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Student Center rates low in survey

University officials were happy with the results of the 2008 ACT Student Opinion Survey, despite low ratings in areas such as the Michel Student Center and academic advising, Alan Galsky said.
The survey, administered every three years, measures student opinion and student utilization of university services. The survey was taken by 601 students.
“Whenever we see utilization increase and satisfaction increase, that’s a good thing,” Galsky, the vice president for Student Affairs, said. “I would be disappointed if students weren’t satisfied.”
He also said the survey influences university officials’ approaches on campus issues.
“We ask ourselves ‘is there a reason [for the rating], does the reason make sense? If not, what do we do [to improve the rating]?’, ” he said. “[The survey] gives us an objective measure of if what we’re doing works, or doesn’t work.”
Bradley students’ ratings of the availability of courses, student center, athletic facilities, study areas and advisor information were lower than ratings at other private universities.
Galsky said the low rating of the student center was not surprising, and that while a new student center isn’t included in the current 15-year plan, he said he thinks one will be included in the next campaign.
“We understand the student center [ratings], and believe a new student center is necessary,” he said.
As for athletic facilities, Galsky said he expects that rating to increase dramatically with the addition of the Markin Family Student Recreation Center and the new athletic facilities.
He also said he has had meetings with administrators about academic advising and the availability of courses, and it is something the university is looking into.
“It is interesting that the variety of courses offered is highly ranked, but availability is not.” Galsky said.
Bradley students rated residence hall rules, availability of student housing, student media on campus, variety of courses offered and opportunities for involvement in campus activities higher than students at similar private universities.
Galsky said a few years ago students wouldn’t have rated availability of student housing highly, because the St. James Apartment Complex hadn’t been built yet, and that is one example of how university officials respond to opinion surveys such as this one.
In another section of the survey, students rated the top 10 university services they utilize. The survey saw student use of computing services decrease about 19 percentage points, to 56.1 percent, while residence hall services and college-sponsored social activities both saw increases of more than 15 percentage points.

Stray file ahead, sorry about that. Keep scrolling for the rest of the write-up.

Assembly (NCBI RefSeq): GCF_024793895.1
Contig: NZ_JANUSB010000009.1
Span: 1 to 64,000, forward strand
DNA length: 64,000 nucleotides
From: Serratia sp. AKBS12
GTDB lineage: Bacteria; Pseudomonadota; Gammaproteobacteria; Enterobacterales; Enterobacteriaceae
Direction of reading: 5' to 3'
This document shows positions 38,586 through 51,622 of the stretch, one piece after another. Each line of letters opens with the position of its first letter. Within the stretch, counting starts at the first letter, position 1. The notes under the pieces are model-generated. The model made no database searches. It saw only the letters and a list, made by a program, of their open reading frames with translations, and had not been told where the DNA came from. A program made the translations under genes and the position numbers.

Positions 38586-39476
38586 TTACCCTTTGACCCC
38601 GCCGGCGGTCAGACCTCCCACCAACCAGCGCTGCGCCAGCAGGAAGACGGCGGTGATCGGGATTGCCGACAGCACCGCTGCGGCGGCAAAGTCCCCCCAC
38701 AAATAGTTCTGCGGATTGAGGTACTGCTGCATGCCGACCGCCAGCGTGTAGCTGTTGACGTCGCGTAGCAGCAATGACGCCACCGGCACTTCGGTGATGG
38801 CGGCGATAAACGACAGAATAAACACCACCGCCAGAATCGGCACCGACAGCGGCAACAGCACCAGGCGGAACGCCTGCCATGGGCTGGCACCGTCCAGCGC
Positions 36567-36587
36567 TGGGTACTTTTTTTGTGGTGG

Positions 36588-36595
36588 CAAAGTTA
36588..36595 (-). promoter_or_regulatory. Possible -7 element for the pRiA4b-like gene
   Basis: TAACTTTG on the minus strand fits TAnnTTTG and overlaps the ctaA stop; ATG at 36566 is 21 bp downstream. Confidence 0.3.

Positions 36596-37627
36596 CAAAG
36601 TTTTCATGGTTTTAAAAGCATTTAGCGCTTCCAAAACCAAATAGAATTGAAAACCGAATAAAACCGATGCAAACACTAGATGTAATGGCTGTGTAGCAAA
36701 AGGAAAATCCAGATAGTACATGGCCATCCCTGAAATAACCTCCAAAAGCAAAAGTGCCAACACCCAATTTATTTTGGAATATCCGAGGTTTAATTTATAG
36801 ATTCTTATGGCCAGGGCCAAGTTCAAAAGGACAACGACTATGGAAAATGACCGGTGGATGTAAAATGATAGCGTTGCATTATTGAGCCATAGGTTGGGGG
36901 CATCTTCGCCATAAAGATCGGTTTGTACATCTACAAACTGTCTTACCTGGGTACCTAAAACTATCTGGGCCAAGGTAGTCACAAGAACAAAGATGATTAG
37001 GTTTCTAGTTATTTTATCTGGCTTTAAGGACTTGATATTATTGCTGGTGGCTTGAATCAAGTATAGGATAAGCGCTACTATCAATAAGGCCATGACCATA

Galsky said the decrease in student use of computing services was not a surprise.
“Back in the ’90s, students used our computers because we had them in the dorms,” he said. “If that computer wasn’t working, they would call our technology help desk. Today, most students have their own computers, and if something doesn’t work, they can fix it themselves.”
Associate Provost for Information Resources and Technology Chuck Ruch said he thinks it’s hard to believe only 56.1 percent of students use computing services.
“The servers, e-mail, computer labs, the network, Blackboard and Sakai are all part of computing services,” he said. “If that question [on the survey] was more directed towards use of the help desk, I would think that number’s accurate.”
Ruch also said if students answered the question with the help desk or computer labs in mind, he’s happy only 56.1 percent of students require those services, because it means IRT has made services accessible and easy to use.
He said more than 90 percent of incoming freshmen have their own computer and that also lowers utilization of university computer labs.
Ruch also said problems in the early 2000s with viruses and bandwidth, which measures the speed of data transfer, resulted in low approval ratings for computing services, but the ratings are going up and that’s what matters most.
Galsky said the increase in the number of students who use residence hall services is because of some renovations to Heitz Hall.
“We added aerobic equipment to Heitz Hall,” he said. “Another reason is the repairs in the basement of Heitz.”
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The Scout is published by members of the student body of Bradley University. Opinions expressed do not necessarily reflect those of the University.